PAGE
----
From the Design Desk: The Devil Is in the Details
Every now and then, a friend or colleague will point something out. In some cases, that something will have been nearly invisible up to that moment, but after we are made aware of it, that something is EVERYWHERE. It’s a strange phenomenon.
The first time I was introduced to the work of Saul Bass, that same phenomenon occurred. Logos that I had been glancing over for years were revealed to be his designs. And I began to see them everywhere. It was like the first time someone mentioned the arrow in the FedEx logo.
But as I delved a bit deeper, the work that resonated and inspired me the most were his movie title posters and sequences. And so, with the season of scary movies and thrillers upon us, it felt appropriate to share some of his work in those genres.
In Bass’s poster for Hitchcock’s Vertigo, he focused on using the series of lines and curves to replicate the visual sensations someone might experience while suffering from vertigo. He does the same in his title sequence, creating a dizzying effect with bright spirals and curves. In that sequence, he also utilizes the close-up of a woman’s face as a reference to the main character’s dangerous obsession with the woman he is hired to investigate.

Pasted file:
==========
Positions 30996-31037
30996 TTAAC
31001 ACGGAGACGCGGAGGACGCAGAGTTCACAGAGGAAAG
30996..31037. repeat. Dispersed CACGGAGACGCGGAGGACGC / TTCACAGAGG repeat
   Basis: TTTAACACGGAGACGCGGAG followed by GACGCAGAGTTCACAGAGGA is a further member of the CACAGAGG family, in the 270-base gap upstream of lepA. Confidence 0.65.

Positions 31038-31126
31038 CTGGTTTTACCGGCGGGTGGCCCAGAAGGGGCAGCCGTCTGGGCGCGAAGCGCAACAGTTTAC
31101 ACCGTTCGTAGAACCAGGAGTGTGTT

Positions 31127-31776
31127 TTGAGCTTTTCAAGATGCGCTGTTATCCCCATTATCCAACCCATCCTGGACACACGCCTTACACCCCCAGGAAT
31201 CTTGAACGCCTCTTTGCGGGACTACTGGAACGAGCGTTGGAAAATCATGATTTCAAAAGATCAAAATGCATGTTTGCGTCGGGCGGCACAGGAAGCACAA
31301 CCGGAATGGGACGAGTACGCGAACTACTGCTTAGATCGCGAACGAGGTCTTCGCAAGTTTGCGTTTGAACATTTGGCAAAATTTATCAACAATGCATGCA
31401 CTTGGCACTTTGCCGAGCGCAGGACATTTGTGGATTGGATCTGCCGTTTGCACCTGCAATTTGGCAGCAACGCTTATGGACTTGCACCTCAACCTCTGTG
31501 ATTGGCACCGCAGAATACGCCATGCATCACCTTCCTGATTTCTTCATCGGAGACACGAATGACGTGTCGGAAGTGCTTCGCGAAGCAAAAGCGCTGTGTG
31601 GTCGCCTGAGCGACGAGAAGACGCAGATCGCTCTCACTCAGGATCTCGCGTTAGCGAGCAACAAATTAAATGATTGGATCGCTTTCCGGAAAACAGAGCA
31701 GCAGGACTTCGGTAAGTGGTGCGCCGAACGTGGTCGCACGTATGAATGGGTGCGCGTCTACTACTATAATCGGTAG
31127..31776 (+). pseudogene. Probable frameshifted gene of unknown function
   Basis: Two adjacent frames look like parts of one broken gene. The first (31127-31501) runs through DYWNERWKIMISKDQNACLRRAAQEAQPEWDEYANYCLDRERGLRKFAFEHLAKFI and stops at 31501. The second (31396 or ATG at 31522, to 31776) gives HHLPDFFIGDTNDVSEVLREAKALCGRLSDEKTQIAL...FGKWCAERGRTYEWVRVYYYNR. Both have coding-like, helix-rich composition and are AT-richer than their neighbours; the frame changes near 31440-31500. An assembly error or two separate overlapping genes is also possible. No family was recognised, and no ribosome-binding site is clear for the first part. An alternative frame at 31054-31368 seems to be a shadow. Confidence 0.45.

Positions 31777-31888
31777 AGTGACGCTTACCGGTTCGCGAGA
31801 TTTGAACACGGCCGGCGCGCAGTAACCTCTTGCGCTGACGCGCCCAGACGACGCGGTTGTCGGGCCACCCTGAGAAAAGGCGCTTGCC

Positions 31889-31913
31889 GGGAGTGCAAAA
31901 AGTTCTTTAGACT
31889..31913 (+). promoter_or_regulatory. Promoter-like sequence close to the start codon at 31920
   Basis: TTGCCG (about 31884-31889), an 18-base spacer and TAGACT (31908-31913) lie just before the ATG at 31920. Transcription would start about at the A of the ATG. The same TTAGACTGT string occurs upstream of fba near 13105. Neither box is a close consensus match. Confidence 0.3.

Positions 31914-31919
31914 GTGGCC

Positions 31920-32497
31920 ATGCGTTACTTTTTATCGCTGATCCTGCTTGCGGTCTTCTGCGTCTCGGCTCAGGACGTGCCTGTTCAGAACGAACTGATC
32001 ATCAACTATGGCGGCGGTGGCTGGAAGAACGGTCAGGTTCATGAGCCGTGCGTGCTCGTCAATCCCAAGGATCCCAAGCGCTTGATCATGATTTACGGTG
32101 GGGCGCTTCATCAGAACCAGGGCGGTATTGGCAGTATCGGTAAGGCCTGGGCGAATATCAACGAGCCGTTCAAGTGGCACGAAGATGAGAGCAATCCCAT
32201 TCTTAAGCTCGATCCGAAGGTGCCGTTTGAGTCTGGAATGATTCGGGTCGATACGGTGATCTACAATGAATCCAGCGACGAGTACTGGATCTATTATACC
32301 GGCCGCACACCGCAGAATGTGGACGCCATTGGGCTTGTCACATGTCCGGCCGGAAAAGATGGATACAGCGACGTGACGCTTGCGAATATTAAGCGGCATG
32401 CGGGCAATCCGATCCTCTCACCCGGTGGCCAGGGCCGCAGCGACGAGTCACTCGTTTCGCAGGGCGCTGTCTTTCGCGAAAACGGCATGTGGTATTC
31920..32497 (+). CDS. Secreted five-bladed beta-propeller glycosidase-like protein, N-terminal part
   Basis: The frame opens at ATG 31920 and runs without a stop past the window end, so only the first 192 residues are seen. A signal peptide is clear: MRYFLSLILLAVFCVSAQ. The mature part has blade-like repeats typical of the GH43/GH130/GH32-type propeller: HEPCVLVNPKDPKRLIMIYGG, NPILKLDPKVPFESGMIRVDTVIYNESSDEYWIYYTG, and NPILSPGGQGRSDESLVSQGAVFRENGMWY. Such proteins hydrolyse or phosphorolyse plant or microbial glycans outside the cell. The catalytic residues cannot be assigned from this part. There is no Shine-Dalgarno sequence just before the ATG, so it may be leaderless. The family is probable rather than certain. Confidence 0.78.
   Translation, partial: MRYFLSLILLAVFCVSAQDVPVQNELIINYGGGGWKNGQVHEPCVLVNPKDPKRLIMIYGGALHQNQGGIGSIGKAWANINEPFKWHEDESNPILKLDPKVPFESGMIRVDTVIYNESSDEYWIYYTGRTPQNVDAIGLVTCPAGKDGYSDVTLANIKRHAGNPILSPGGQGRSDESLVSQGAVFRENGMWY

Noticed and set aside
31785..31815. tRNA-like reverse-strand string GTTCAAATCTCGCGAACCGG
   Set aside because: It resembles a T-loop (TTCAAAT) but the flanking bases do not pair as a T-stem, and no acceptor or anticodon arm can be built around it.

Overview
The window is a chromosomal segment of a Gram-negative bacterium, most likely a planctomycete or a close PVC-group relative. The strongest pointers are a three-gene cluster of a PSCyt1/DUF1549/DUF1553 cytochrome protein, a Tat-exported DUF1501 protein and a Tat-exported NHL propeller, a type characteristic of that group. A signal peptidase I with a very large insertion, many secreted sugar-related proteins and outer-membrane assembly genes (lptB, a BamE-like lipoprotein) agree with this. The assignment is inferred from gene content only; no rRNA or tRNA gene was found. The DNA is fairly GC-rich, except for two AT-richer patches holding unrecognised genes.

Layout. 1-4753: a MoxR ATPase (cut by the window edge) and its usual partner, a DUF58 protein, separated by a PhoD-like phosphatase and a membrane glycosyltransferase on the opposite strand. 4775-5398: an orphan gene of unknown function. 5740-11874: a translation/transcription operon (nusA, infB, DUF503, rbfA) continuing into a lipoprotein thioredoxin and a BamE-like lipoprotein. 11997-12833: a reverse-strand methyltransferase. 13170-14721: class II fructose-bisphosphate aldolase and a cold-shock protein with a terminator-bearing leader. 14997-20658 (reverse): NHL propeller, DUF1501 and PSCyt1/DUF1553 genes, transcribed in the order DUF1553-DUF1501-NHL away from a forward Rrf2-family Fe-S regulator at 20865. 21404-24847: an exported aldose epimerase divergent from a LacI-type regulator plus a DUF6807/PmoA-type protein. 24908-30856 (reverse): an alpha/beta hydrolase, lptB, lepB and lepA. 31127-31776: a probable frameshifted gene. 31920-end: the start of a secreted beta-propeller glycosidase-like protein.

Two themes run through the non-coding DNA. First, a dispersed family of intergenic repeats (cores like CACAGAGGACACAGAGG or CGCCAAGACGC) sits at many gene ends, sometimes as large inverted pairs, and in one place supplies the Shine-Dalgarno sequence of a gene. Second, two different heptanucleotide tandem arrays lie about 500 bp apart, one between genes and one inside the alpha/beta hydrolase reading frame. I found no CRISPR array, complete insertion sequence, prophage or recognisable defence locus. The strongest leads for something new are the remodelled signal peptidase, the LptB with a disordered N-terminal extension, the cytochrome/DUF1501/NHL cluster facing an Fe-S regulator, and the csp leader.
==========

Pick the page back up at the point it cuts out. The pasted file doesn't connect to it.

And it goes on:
In this poster for Stanley Kubrick’s film The Shining, his use of bright color (there is also a red version) immediately draws your eye. But the face’s eerie under-lit glow—and the way that it mirrors the viewer’s—warns the viewer that there is much to dread about the movie. One also has to wonder if the two lowercase i’s in “Shining” were meant as a nod to the twin girls in the movie.
In his poster for Psycho, it is interesting to imagine what the overall feel of the poster might be without the cracked and ripped typography in the word “PSYCHO” along the bottom. It wouldn’t look like a thriller at all. It is also worth noting that his type treatment along the right side does not feel dated, and in fact is in line stylistically with treatments you’d see today.
Bunny Lake is Missing
In his title sequence for Bunny Lake Is Missing, about the search for a girl named Bunny after her mother reports her missing, Bass uses the tear-away papers as a metaphor for uncovering the mystery of the missing girl. Visually, I love how the tearing has a jaggedness and uneasiness.
This is just a sliver of Saul Bass’s work, but you can see that there always seems to be a purpose and meaning behind his imagery, typography, and composition. All designers today continue to strive for that same sort of second read in their posters, logos, and, in our case here at Chronicle, book covers.
Get 25% off + free ground shipping on Saul Bass: A Life in Film and Design. Just enter the code BOOKDUJOUR at checkout through October 21st.
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